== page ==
Most of our core clients are not following this dialogue. But I think a few people actually came to check us out because of the review. Fortunately, we are busy and in a good spot.
Has the review made you worry at all about the restaurant’s long-term survival?
I am always worried. We live near the cliff all the time. Once you get through this phase — which gives you a boost or an inquiry or a “ha ha ha and let’s go see what this is about” — you have a restaurant to run. I negotiate long-term leases, 20 years on average, so it’s a marathon, not a race. We are here with the client, the community, and we are not in the business of food and beverage. We are not in the business of entertainment. We are in the business of memories.
Some of the most important memories in your life are going to take place in a restaurant. Whether it’s with a spouse, an aunt, a grandma, your parents, your friends. We need to keep making memories and making things special. That’s hospitality.
So if there hasn’t been a negative effect on Vaucluse, does the review really matter?
There is no doubt of the strength of the New York Times and its reputation and history. It’s a big moment when you get that review, and it’s millions of readers. But the fabric of social media and how fast it moves, well, that influence can’t be understated. I am reviewed every second my doors are open. When you have five people having dinner, you don’t have five people. You have a hundred people by the time everyone shares all their food and Instagrams it.
Sounds like social media is the more powerful tool?
It is multi-dimensional, and it is instant. It’s not only 100 people at the table, but this [points to my iPhone] has changed the whole dining experience. That phone has changed it. People don’t order right away because they are so busy taking photos and informing their friends of their whereabouts and the play by play. Then there’s this other subset of service relating to the phone mid-meal—can you charge this for me? And we do. We give them a juice stick. Our response is to lean in. We don’t want people stressed out about their phones and to enjoy their dining experience in the modern age.
Between all social media and digitalization mechanisms we are CONSTANTLY being reviewed, and I will tell you that it is a more impactful feedback mechanism to our success than the one big review, which is an event in time but not a continuum, pushing excellence. So the future is alive in instant feedback that we have to listen to and respond to.
Do you respond to comments on review sites?
We respond to every single comment. That is the job of everyone in the front of the house. It’s a constant dialogue. You have to make things right. I welcome it. It puts us on our toes. You can’t hide, because mistakes are not over when a client leaves the restaurant, because that’s going to be out there on Twitter or Yelp.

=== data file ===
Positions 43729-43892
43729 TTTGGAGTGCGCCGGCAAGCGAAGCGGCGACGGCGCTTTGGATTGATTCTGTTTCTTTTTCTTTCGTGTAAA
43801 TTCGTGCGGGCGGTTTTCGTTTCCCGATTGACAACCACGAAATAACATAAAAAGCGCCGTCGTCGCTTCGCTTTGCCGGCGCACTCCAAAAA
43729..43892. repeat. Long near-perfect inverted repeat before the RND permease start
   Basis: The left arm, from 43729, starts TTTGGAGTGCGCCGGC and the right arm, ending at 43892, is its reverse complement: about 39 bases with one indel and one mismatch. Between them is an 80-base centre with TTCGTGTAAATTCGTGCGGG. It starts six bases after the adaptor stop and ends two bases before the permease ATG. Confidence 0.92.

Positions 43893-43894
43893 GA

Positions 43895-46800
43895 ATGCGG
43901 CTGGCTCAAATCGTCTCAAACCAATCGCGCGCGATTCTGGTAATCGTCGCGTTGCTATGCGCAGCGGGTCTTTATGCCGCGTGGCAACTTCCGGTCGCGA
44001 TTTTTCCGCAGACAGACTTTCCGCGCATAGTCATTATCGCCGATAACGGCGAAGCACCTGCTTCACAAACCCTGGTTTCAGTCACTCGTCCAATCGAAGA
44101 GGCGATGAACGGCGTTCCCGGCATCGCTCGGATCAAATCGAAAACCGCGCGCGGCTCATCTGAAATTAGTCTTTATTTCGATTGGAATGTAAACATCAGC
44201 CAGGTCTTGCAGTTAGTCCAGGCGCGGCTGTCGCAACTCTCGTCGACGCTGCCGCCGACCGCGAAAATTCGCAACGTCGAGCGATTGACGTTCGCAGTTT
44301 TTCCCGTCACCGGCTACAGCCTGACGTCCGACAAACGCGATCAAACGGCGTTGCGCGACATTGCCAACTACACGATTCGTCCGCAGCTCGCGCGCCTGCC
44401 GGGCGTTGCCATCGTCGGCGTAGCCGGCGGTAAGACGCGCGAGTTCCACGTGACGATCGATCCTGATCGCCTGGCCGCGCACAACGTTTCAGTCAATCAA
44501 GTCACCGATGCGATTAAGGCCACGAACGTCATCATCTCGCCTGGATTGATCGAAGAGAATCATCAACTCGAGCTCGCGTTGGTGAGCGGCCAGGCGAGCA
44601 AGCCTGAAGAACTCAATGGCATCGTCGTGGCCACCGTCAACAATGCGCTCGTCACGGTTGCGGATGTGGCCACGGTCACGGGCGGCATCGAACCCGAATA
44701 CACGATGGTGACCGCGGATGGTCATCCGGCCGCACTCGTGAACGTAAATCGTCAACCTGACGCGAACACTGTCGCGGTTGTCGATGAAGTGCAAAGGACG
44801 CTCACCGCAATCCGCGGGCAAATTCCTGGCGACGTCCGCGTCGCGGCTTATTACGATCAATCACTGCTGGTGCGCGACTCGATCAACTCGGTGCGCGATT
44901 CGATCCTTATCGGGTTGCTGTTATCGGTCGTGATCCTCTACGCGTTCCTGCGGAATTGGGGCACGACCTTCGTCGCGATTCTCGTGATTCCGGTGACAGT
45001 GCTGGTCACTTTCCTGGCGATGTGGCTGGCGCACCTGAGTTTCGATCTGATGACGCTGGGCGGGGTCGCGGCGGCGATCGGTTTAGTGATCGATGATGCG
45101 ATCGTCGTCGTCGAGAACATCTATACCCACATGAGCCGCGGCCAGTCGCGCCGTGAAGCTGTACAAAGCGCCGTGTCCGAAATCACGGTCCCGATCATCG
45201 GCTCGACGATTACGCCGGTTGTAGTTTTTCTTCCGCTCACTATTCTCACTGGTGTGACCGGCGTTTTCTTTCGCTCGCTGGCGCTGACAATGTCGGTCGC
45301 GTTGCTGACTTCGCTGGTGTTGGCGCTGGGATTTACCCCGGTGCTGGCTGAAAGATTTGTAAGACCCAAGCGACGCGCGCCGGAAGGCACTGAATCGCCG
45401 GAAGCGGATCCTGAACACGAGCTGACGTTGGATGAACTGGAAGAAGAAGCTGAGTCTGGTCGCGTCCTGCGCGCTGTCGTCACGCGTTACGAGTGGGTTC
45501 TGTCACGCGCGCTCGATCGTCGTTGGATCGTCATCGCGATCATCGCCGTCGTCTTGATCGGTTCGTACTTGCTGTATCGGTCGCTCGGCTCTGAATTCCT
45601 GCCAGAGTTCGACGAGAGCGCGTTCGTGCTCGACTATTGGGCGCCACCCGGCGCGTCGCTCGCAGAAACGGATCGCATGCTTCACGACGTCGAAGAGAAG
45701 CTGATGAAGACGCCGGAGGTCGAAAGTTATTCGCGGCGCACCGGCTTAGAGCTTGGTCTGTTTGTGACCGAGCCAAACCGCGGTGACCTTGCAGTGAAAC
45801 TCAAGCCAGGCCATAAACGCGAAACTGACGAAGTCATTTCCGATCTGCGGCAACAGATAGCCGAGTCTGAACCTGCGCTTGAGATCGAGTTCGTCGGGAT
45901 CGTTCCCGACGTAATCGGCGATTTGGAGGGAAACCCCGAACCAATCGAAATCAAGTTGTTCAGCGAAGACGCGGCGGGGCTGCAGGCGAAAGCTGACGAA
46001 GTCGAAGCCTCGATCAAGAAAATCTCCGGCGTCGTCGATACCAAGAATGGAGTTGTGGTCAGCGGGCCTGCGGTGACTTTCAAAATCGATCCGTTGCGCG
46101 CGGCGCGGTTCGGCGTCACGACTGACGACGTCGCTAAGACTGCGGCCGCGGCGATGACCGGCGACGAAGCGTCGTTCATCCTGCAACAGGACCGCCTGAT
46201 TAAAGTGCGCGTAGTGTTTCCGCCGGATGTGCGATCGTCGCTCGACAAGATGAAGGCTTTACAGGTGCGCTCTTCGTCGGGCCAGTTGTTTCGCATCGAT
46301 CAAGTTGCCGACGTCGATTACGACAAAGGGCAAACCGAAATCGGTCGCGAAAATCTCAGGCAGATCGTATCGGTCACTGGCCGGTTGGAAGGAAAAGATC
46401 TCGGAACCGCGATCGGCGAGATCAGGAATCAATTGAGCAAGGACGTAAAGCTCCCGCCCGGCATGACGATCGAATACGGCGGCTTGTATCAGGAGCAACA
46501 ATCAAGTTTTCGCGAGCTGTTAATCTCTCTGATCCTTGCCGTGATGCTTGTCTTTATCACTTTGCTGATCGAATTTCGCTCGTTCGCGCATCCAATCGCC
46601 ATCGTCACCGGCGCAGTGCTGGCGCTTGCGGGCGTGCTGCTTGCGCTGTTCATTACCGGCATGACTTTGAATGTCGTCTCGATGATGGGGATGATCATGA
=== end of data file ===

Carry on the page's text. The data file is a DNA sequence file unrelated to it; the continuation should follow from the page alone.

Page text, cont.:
Turning to the New York Times, do you think that the review system should be, well, reviewed?
It could be me alone, but I think that maybe they should re-introduce the $25 and Under column. Maybe make it $45 and Under to account for inflation?
It’s hard to have one reviewer writing about a hamburger place one week and a fine-dining restaurant the next with the same rating lens. I think that is confusing. We have some high-level stars in our group, but who knows what they mean anymore. If Vaucluse has one star and Morini has two? For me, I want truth and a better context.
Do you think the star system should be abandoned?
At the end of the day, the star rating means something still; we are being graded. I don’t know what it is about human nature, but we like measurement. And we need to work harder if we don’t get a good grade. There was no petulance with the Vaucluse review. After we got it, we sat down and we looked at it and found things to improve on.
Tell me more about your suggestion of changing from one critic to a panel?
It’s been the same writers and editors at the Times for years—Wells, Sifton, Florence, Melissa Clark, Maureen Edgerly—so I say to myself, what’s wrong with having them all coming together as a panel and reviewing the restaurants? That could be fun, and also it’s more fair and objective because it’s three or four voices.
And maybe you can add a rotating chef or two who can add a real culinary piece. It’s logical because I know they will all have different opinions. And I come from a background where including different opinions creates a better product and one that is more credible. I am a big inclusion guy. That system creates checks and balances. I don’t think they are serving the industry at this time to the fullest.
So what’s the bottom line on the future of restaurant criticism?
The future is back to social media and different opinions. Word of mouth is still the oldest, strongest impactful method of projecting a restaurant’s quality. Your friends and people you trust, that’s who you are going to rely on. I don’t think that will ever change.